But there was a catch. The friend’s business was in Chicago. My grandfather didn’t know exactly where Chicago was, but he knew it was a long way from Boston. He wanted the job, but it might not work out. He and his wife and child had just settled into a house owned by his brother-in-law. He didn’t want to move them all the way to Chicago on a lark. He decided to leave them in Boston while he started the Chicago job. If it worked out, he’d send for them later.
Not long after, my grandfather stepped off the train onto Chicago. He looked up the address his acquaintance had given him. It was a big warehouse, with trucks coming and going to and from its loading bays. A policeman stood in the street, stopping traffic so the trucks could back out without incident.
My grandfather walked in. He was comforted to see that everybody working there was Italian, just like him. He asked to see the boss. Someone directed him to a husky man wearing a slouch hat and a cashmere overcoat. My grandfather introduced himself, told the boss he was looking for a job and mentioned their common acquaintance.
The boss’s heavy face lit up. He asked my grandfather, “Can you drive a truck?” My grandfather repeated that he could drive anything. “Good,” the boss said. “Come back tomorrow morning and I’ll put you to work.”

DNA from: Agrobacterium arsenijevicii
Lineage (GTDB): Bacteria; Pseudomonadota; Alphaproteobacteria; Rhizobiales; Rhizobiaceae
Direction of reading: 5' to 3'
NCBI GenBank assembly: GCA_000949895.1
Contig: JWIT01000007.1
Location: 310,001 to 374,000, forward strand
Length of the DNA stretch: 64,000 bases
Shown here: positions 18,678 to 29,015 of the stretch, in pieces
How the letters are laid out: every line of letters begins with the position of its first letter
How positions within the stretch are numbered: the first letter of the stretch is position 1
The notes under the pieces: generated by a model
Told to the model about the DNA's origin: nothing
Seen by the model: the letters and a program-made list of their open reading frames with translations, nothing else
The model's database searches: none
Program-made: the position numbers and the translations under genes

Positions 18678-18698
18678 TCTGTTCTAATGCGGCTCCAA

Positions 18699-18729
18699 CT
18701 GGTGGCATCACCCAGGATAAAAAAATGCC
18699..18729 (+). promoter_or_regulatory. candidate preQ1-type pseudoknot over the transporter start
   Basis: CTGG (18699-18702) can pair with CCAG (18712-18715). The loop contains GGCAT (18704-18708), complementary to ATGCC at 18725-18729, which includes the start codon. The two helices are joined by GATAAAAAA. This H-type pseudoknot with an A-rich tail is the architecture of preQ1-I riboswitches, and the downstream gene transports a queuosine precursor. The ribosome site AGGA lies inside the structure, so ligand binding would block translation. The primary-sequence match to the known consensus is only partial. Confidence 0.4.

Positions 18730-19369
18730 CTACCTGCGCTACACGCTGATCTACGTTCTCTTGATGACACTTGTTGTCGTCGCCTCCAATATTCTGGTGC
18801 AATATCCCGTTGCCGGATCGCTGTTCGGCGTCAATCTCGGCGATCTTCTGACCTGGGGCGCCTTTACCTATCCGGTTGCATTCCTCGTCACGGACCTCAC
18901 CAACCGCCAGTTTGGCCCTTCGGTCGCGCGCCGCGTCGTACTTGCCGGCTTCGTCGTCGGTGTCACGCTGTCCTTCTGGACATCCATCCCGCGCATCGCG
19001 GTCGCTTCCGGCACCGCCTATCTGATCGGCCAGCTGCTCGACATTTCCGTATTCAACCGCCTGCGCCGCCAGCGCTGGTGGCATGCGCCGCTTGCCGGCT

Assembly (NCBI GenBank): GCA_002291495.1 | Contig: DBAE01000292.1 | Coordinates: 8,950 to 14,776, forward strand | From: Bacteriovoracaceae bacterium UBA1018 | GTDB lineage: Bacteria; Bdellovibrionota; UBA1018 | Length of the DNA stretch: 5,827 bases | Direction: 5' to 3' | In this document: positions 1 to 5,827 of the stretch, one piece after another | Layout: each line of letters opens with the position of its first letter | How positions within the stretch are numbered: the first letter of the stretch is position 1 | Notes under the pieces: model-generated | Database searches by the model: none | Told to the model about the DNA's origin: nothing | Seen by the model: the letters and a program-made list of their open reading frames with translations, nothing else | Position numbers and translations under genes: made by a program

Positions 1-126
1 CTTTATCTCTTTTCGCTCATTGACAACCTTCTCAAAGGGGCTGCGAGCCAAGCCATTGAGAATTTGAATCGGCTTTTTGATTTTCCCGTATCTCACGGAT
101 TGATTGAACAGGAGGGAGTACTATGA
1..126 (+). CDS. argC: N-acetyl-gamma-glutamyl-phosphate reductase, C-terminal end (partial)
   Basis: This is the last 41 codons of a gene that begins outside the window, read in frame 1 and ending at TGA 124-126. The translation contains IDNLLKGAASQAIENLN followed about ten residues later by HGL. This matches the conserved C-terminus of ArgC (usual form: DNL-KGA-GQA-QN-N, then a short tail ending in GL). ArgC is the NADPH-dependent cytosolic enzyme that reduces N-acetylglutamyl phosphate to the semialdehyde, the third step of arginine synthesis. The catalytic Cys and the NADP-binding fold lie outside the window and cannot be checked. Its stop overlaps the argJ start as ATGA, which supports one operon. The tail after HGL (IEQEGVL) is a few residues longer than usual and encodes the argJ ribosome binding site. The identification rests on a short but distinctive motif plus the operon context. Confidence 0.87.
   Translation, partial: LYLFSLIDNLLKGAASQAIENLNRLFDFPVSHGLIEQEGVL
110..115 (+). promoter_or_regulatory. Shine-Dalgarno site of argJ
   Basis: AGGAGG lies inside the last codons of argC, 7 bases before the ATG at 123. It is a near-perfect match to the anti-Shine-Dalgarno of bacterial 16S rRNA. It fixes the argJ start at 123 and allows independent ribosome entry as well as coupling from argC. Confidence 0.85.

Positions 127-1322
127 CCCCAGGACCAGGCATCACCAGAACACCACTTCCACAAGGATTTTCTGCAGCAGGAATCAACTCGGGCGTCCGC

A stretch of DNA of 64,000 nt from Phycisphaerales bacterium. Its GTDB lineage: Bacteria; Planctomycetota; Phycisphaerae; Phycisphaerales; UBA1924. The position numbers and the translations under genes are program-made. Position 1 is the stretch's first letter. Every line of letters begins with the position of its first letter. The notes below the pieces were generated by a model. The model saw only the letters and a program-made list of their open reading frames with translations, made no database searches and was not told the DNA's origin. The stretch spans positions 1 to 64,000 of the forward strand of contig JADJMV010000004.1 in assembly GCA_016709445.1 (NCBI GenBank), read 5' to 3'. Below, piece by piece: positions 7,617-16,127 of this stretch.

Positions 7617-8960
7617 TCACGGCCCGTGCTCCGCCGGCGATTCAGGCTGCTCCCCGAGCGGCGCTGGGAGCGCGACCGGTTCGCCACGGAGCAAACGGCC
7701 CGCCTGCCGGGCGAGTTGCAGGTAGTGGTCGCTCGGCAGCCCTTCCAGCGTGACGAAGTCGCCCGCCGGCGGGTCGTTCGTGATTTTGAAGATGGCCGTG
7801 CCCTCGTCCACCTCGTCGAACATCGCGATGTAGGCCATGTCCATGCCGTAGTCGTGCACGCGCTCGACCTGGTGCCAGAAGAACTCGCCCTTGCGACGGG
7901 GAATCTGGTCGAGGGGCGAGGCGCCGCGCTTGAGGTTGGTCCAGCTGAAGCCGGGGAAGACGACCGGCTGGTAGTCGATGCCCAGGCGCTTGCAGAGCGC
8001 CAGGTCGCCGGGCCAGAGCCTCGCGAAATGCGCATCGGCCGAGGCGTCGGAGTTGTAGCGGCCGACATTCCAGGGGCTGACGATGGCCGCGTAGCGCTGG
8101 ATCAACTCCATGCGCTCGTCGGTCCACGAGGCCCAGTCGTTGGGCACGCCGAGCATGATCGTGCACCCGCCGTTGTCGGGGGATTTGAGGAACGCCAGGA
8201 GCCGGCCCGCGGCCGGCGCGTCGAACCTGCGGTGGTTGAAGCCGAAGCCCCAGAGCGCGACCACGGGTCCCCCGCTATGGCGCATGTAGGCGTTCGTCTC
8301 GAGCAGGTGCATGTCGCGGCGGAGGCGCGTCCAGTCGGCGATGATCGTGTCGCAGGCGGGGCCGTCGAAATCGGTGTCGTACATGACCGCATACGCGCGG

Bright and early the next morning, my grandfather presented himself at the warehouse. This time, he took a good look at the trucks. They were big, straight jobs with open beds, their loads covered with tarpaulins. Under the tarpaulins, my grandfather could see that the loads consisted of oak barrels, standing up, stacked two rows high.
The boss wasn’t there, but he had left word about my grandfather with one of the supervisors. The supervisor explained that my grandfather wasn’t going to drive the truck. He was going to ride with the driver. That’s fine, my grandfather thought, he probably needs me to help with unloading.
The driver got into the cab and my grandfather climbed up next to him. But before he could close the passenger’s door, the supervisor grabbed it, held it open, and handed my grandfather a loaded, sawed-off, double-barreled shotgun.